Review | No Island is an Island


Fogo Island Inn, Fogo Island, Newfoundland
July 19–21, 2013

Erika Balsom

The construction of the Fogo Island Inn, completed in June 2013, has been exceedingly well publicized in major media outlets ranging from Monocle to the Wall Street Journal. In all these articles, one confronts the same press-ready facts: Zita Cobb, the millionaire who returned home to revitalize her remote village; Todd Saunders, the Newfoundland-born, Norway-based architect who blended vernacular and modern vocabularies in the construction of the Inn and four artists’ studios; the $1000-a-night rooms featuring textiles made by local women; the international artists’ residency programme; the narrative of economic devastation and hoped-for regeneration; the icebergs, the rocks, the whales. By now, the same information has reappeared again and again, so as to create the kind of promotional monologue necessary to propel an initiative of this magnitude and ambition into popular consciousness. And yet, it is a somewhat frozen discourse that ultimately fails to fully unfold what is at stake in Fogo Island’s contemporary transformations.

Last July, under the auspices of Fogo Island Arts — the wing of Cobb’s Shorefast Foundation that manages the residency programme and its exhibition space — the Inn hosted a gathering with the goal of doing precisely that. Organized by the strategic director of Fogo Island Arts, Nicolaus Schafhausen, along with curator Amira Gad, and artist Gareth Long, this first iteration of the Fogo Island Dialogues took as its theme “Belonging to a Place.” The symposium assembled participants from across Europe and North America with the goal of creating a think-tank-like situation in which issues both practical and conceptual would be discussed. With topics ranging from “The Insular” to “Oedipal Drift” and “The Commodification of the Authentic” — full disclosure, I was one of two presenters on this last panel and one of the few Newfoundlanders among the invited speakers — the Dialogues’ stated aim was to initiate an interdisciplinary conversation on preservation and renewal, taking the “idea of an island as a metaphor for any rural locale.”

In Friday afternoon’s keynote address, art historian Tom McDonough picked up on the notion of island-as-metaphor and deftly unfolded the shifting place of islands in the cultural imaginary from Thomas More’s utopia to Michel Foucault’s “carceral archipelago,” tax havens, and beyond. Titling his presentation “Extraterritorial,” McDonough emphasized that islands are marked by a double character: they are sites of both isolation and exchange. As he said, “Island logic has been the logic of purity, but islands have always been hybrid spaces.” Fogo Island is no exception. Despite its tight-knit communities and remote location, its history is one of transnational trade in a primary material, cod. Today, the fishery has collapsed and Fogo Island finds itself inducted into new networks of exchange — those of art and tourism, but not just. When one symposium participant asked why there were so many shiny new trucks on the island, the answer proved how imbricated the island is in the pathways of global circulation: these were often either the product of enormous debt or the spoils of working on the tar sands in northern Alberta, something many rural Newfoundlanders do for months at a time before returning home.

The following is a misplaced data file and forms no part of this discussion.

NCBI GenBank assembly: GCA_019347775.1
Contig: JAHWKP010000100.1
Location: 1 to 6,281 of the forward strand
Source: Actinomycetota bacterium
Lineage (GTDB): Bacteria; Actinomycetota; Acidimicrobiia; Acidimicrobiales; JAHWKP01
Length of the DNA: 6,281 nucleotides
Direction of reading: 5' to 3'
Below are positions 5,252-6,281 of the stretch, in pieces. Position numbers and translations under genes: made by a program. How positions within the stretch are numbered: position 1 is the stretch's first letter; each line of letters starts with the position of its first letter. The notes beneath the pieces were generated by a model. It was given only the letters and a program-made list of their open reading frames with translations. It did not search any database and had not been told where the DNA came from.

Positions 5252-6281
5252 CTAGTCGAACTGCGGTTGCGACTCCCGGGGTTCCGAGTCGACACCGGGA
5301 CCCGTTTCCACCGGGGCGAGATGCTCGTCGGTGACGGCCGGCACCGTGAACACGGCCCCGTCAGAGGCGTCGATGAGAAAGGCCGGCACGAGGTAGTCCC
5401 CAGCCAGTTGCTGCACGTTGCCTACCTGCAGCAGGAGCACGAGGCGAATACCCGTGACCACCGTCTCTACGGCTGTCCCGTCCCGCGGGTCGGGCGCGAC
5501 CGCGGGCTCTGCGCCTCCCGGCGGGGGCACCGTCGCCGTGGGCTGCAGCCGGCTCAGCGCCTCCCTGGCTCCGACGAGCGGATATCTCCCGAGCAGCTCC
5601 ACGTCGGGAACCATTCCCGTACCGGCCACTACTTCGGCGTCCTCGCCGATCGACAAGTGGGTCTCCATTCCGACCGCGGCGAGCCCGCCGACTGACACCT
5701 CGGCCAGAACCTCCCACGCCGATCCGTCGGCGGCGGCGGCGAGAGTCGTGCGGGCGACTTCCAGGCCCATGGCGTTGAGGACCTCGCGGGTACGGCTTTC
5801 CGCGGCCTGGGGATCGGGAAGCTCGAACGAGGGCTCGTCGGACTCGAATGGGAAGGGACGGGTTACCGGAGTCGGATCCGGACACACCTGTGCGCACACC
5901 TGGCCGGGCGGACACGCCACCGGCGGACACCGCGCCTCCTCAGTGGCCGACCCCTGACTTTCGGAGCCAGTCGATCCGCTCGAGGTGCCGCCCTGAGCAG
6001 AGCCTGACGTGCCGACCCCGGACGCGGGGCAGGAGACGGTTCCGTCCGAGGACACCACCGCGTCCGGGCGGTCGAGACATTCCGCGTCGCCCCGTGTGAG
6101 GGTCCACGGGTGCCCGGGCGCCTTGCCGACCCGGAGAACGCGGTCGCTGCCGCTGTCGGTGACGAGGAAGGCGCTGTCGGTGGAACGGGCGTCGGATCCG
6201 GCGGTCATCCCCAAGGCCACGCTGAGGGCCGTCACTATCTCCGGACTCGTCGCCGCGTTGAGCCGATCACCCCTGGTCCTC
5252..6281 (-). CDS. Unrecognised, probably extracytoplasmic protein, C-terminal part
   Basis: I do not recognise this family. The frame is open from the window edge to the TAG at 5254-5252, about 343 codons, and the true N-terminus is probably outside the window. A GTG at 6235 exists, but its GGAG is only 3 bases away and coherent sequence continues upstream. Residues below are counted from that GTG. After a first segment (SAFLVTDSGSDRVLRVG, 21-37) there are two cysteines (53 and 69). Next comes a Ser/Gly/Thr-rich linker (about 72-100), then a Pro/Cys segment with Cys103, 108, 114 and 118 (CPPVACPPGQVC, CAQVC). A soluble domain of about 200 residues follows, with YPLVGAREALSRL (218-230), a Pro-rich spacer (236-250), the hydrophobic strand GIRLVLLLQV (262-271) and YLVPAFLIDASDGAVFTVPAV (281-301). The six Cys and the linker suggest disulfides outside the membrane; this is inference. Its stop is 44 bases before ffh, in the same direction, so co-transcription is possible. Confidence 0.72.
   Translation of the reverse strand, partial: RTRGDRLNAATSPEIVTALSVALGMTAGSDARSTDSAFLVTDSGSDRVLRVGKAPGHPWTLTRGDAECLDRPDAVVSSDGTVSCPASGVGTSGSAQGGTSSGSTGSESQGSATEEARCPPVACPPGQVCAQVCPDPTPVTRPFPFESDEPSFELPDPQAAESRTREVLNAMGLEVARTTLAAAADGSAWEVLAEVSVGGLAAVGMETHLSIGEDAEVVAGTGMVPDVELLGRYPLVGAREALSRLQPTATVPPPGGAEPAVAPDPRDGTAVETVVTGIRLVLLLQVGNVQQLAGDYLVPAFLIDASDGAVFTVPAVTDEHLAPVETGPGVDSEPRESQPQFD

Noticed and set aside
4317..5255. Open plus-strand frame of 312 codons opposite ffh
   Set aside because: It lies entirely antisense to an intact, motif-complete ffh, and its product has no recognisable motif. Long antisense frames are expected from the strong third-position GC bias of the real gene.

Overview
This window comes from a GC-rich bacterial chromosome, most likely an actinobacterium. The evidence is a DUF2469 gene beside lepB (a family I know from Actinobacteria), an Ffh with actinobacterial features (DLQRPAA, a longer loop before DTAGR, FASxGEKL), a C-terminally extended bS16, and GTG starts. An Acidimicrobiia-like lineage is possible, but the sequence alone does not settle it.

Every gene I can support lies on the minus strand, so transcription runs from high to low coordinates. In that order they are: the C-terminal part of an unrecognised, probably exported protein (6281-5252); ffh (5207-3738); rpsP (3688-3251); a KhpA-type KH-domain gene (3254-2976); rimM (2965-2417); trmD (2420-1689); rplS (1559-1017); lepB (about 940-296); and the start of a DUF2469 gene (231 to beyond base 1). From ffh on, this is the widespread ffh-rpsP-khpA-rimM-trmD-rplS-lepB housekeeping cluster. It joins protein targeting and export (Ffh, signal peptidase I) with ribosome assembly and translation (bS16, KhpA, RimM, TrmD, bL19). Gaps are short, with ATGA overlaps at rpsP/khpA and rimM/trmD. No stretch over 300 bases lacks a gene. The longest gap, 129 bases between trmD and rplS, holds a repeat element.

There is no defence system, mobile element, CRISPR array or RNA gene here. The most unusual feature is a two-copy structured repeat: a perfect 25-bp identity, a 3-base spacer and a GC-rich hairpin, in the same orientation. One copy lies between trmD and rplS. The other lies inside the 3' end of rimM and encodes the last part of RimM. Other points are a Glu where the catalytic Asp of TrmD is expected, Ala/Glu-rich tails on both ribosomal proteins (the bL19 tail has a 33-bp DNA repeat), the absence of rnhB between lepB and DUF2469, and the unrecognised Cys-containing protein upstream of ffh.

Despite such evidence of participation in the complex trajectories of goods and people in the early twenty-first century, McDonough’s proposition of the island as a site of exchange was sometimes forgotten in the days that followed. Instead, the romance of isolation took hold. Questions of migration, hybridity, and heterogeneity were too often left behind in favour of essentializing Fogo Island — and, indeed, the province of Newfoundland — as a pure and untouched terrain whose inhabitants are superlatively friendly and hospitable, thus reduplicating elements of the mainstream media discourse precisely where they might have been troubled. Some spoke of the island in idealized terms or as a trip back in time, thus depriving it of its complexity and its hard-won contemporaneity. The relative absence of Newfoundland voices at the Dialogues was undoubtedly a contributing factor to this mythologizing tendency and endowed the title of “Belonging to a Place” with a particular irony.